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Kiwis Don’t Know Basic Civics, New Survey Says

Almost a third of Kiwi voters do not know which political parties are in Parliament and less than half understand how a party can get there, according to a new study.

With elections just around the corner, new research by The New Zealand initiative reveals just 69% of Kiwis can name all five political parties in Parliament today. On top of that, only 46% knew that under MMP a party needs to win an electorate seat or gain at least 5% of the vote to enter Parliament.

The survey, in Eric Crampton and Nathan Smith’s report Democracy in the Dark, asked a thousand voting-age New Zealanders 13 basic questions to test their knowledge of civics and democracy. The report also draws on previous surveys by the New Zealand Election Survey and international research on voter knowledge.

“Being a political junkie should not be a pre-requisite for voting. But it is hard to vote well if you don’t know the basics. There has been a lot of emphasis on a civic duty to vote, but too little attention to the importance of casting an informed ballot,” he said.

The Initiative’s survey is a worrying snapshot of Kiwis’ civics knowledge:

  • About a third knew Hon Chris Hipkins is Minister of Education;
  • Only one in twenty knew David Parker is Minister for the Environment;
  • 12% knew the three branches of government;
  • 20% knew which parties voted for the Zero Carbon Bill;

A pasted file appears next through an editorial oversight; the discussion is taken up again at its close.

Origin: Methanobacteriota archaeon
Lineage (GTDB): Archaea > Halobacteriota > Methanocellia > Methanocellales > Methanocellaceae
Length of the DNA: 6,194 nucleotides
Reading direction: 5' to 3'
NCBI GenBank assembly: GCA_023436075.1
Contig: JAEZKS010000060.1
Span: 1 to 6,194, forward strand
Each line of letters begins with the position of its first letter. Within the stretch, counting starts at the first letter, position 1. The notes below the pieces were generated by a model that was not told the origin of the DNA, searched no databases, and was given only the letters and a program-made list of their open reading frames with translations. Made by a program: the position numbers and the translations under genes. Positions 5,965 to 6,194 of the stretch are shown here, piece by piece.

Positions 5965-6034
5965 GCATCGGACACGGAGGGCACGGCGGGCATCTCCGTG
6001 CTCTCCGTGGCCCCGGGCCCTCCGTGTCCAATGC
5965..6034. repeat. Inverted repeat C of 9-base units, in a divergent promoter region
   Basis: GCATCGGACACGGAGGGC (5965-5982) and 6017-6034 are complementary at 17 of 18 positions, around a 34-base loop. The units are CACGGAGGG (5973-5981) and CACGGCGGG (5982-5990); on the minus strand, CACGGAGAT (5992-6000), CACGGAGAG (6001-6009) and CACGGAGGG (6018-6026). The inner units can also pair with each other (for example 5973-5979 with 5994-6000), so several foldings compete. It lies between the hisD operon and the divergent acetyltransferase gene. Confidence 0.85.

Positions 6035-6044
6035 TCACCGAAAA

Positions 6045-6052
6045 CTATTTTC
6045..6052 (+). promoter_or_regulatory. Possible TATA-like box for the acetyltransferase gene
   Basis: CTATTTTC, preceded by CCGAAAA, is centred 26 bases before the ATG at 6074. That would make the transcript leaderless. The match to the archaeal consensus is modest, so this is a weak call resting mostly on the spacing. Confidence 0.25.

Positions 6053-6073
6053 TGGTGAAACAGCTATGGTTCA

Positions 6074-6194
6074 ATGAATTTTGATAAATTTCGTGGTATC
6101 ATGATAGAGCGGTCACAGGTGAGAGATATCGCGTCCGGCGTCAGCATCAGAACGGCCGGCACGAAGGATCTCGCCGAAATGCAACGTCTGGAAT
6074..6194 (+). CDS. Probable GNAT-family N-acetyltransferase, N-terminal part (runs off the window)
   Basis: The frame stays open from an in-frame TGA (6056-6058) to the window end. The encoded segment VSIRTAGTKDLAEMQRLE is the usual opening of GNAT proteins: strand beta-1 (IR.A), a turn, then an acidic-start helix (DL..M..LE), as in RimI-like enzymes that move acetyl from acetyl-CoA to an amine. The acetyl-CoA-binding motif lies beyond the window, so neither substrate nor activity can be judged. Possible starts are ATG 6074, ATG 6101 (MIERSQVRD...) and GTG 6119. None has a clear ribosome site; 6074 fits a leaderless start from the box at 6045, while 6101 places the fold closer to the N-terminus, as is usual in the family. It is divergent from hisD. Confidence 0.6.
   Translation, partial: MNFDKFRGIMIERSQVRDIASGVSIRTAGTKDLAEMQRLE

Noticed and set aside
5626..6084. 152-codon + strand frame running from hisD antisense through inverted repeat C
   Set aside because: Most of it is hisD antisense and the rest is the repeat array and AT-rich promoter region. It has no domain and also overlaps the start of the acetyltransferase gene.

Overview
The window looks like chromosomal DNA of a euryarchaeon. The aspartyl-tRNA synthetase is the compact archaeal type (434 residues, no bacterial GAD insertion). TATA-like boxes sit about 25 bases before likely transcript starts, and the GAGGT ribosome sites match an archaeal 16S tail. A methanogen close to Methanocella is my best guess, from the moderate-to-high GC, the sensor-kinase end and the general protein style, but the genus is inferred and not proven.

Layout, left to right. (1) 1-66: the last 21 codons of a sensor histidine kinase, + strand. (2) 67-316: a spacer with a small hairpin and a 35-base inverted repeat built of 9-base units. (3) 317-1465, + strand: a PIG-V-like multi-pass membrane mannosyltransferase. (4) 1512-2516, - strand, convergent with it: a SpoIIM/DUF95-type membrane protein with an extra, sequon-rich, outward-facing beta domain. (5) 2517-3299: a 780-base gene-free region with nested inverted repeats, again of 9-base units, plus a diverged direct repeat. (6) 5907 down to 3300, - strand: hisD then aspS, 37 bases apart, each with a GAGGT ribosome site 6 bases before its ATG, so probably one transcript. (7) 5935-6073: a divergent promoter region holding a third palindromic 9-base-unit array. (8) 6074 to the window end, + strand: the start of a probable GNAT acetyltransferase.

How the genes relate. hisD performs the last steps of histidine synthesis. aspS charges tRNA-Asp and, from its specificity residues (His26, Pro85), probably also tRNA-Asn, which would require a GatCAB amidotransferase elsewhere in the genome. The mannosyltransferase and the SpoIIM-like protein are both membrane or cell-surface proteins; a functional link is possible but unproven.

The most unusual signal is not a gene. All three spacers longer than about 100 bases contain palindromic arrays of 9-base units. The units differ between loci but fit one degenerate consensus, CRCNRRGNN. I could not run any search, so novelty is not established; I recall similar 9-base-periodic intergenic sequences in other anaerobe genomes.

• 56% of respondents incorrectly believe New Zealand has a military alliance with the United Kingdom.
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"The results of the Initiative’s survey are not surprising to those familiar with research on voter knowledge. What is more surprising is that policy outcomes wind up generally being decent, despite substantial proportions of the electorate having very little knowledge about what is going on,” Crampton said.

Improving knowledge about civics is important, but difficult. While the state of civics education in the schools is weak, international experience makes it hard to be optimistic. More classroom time on civics may not do much to improve voter knowledge.

Democracy in the Dark recommends the Government strengthen civics education in schools, but as a trial to test effectiveness and costs. But it also suggests out-of-the-box ideas that might provide more direct incentives for voters to become informed, and to kickstart a fresh interest among Kiwis for the future of the country.

Read more: A copy of Democracy in the Dark and a report summary

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